- Donna’s first big con came from her first appearance in The Runaway Bride. Helping the Doctor to defeat the Racnoss Empress revealed to Donna that Lance, her fiancé, had been working with the Empress all along and was not in love with Donna at all, but rather was just interested in the cultivating the Huon particles that he had been dosing her with.
- In The Fires of Pompeii, this is when Donna found out about fixed points in time and not meddling with them, despite the mass loss of life or sacrifice that it may involve.
- In Planet of the Ood, Donna was outraged at the human race for enslaving the Ood and was deeply upset by the Ood song of captivity.
- After saving all of creation, from Davros and the Daleks in Journey’s End, the Doctor had no other choice other than to wipe Donna’s mind of all memories of her time in the TARDIS and with the Doctor.
Verdict: Donna fast became the Doctor’s best mate, there was absolutely zero sexual tension between the two. I feel that Donna had grown more than any other companion as a result of her time with the Doctor.
- It was Amy that had worked out that the Star Whale had volunteered to help the humans (specifically the children) on the Starship UK, by allowing them to ride on his back. Therefore there was no need to torture the poor creature.
- In Vincent and the Doctor Amy met Vincent van Gogh. Vincent took rather a shine to Amy leading to a marriage proposal and a dedication inscription on the world famous Sunflowers painting.
- Throughout her adventures Amy started to realise more and more that it was Rory that she truly loved. In the end she proved this beyond any doubt by choosing to be zapped back in time by the Angels in order to be with Rory in favour of staying with the Doctor.
- Amy saw some truly horrible things during her time with the Doctor. The first thing that affected her was the torture of the Star Whale in The Beast Below.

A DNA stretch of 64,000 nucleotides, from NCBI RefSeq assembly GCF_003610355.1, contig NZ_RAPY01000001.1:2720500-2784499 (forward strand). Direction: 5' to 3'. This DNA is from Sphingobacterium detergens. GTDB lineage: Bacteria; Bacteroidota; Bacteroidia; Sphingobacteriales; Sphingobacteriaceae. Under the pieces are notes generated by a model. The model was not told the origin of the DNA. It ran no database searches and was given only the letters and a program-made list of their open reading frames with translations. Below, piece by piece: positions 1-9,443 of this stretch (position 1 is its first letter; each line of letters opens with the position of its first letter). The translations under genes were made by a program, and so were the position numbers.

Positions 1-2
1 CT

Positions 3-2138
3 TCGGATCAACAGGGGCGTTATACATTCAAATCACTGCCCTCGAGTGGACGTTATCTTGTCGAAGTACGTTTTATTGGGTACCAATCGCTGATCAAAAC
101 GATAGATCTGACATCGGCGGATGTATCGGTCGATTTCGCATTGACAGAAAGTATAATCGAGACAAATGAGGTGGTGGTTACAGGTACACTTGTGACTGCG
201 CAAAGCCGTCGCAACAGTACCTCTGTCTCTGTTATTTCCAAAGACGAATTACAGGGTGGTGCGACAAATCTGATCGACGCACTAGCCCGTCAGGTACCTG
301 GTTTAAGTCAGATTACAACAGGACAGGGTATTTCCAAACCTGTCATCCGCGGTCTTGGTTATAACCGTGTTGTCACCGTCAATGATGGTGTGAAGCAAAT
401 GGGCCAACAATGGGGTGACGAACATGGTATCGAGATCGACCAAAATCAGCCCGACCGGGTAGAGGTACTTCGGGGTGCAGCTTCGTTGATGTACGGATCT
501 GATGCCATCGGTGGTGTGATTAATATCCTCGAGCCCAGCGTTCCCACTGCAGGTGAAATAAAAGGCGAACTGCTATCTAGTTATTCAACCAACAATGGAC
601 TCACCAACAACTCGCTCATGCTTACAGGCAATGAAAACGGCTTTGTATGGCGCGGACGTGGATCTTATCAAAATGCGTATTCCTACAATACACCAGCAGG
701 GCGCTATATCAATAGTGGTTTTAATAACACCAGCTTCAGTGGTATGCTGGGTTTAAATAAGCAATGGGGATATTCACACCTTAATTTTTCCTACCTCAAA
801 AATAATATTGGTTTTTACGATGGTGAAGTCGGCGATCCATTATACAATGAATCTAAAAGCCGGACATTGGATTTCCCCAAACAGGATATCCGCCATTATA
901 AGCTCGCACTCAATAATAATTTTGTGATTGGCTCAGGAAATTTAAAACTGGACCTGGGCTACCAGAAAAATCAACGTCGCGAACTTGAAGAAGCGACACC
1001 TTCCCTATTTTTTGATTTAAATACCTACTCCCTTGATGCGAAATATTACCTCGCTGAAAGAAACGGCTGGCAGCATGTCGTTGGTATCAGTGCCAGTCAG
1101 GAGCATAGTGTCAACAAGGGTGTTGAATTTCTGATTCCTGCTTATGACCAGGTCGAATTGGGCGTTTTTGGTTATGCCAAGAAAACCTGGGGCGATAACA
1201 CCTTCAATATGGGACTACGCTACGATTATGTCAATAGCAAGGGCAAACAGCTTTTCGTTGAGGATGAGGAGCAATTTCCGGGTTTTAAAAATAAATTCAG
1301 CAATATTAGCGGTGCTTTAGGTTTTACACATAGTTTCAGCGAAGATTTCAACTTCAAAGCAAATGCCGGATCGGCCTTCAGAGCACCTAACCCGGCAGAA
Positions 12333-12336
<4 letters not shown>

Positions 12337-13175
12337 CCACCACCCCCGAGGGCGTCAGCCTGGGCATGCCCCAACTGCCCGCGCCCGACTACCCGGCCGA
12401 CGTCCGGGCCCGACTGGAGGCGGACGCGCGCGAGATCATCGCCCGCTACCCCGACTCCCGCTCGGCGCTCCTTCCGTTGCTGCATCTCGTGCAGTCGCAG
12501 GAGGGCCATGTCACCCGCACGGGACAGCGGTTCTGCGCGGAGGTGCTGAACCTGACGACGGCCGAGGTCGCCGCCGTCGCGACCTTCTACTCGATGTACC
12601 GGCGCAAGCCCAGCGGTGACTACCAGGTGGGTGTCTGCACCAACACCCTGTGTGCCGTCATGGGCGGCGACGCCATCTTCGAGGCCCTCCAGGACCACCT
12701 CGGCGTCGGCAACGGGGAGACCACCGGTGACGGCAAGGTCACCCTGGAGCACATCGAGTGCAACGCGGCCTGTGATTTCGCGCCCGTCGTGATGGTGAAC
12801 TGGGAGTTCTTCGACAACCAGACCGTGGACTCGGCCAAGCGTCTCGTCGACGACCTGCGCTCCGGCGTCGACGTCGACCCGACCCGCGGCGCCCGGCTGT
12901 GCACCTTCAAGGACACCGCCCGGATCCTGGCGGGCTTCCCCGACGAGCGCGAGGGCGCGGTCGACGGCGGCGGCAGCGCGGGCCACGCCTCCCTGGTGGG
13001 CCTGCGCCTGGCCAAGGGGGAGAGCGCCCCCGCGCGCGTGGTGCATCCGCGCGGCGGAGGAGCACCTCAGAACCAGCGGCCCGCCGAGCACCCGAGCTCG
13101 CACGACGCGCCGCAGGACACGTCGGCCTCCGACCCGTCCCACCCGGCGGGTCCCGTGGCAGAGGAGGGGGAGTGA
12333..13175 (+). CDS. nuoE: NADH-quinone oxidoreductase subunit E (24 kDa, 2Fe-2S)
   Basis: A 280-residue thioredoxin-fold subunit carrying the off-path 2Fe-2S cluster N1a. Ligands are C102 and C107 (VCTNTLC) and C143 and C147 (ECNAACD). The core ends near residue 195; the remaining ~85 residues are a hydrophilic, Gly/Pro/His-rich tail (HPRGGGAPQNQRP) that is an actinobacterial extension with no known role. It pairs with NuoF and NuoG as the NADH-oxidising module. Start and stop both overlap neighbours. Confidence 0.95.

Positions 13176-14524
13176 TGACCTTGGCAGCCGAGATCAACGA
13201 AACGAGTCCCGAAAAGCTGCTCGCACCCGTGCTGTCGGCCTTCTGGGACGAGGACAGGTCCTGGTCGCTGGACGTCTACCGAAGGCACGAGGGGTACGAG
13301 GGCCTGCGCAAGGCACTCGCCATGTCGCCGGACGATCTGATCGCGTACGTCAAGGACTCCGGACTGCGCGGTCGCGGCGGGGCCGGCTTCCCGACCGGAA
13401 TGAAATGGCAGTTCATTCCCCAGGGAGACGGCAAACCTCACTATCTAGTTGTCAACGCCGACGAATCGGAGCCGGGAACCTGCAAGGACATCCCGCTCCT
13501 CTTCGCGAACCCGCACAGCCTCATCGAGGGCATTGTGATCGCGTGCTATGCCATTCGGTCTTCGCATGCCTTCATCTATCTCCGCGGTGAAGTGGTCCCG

- In The Time of Angels/Flesh and Stone, Amy was inhabited by a Weeping Angel that was trying to escape through her open eyes. It was in this episode we learned that an image of an Angel can itself become an Angel.
- In the episode Amy’s Choice Amy watches as Rory becomes a pile of dust after being sprayed by the Eknodine. Emotionally broken Amy decides that the only way out of this nightmare is to take her own life and the Doctor.
- The Almost People reveals to us that Amy has not been (physically) on board the TARDIS for some time, but has been kidnapped by Madame Kovarian, so that she may take Amy’s baby, and fashion it into a weapon against the Doctor.
- A Good Man Goes To War sees the Doctor and Rory heroically save Amy and her baby, Melody Pond. However, the joy is short lived when it is revealed that Melody was in fact a ganger and now Amy has lost her baby.
- We find out in Asylum of the Daleks, that after what happened to Amy at Demons run she can no longer have children of her own (personally for me I found this slightly distasteful and unnecessary, I do fully understand why this was added, but still I found it unnecessary to the overall story)
- When Rory was sent back to New York by the Weeping Angels in The Angels Take Manhattan Amy did not hesitate to let the Angel send her back so that she could be with Rory, despite the Doctor begging her not to.
Verdict: I think it’s safe to say that Amy suffered the most heartache from travelling with the Doctor. However, I think Amy is one of the strongest women to ever grace the TARDIS, and she always managed to pick herself back up to enjoy life and her adventures with the Doctor.
So for me personally the answer to my question would still be yes, without doubt. Whilst travelling with the Doctor would undoubtedly be dangerous and sometimes life threatening, it would be so exciting to see new worlds and time periods, to meet historical icons and save alien worlds. Besides we could get hit by a boring old bus tomorrow, walking to the boring old shop. I would much rather take my chances with a Dalek, if it meant travelling the universe with a mad man in a box.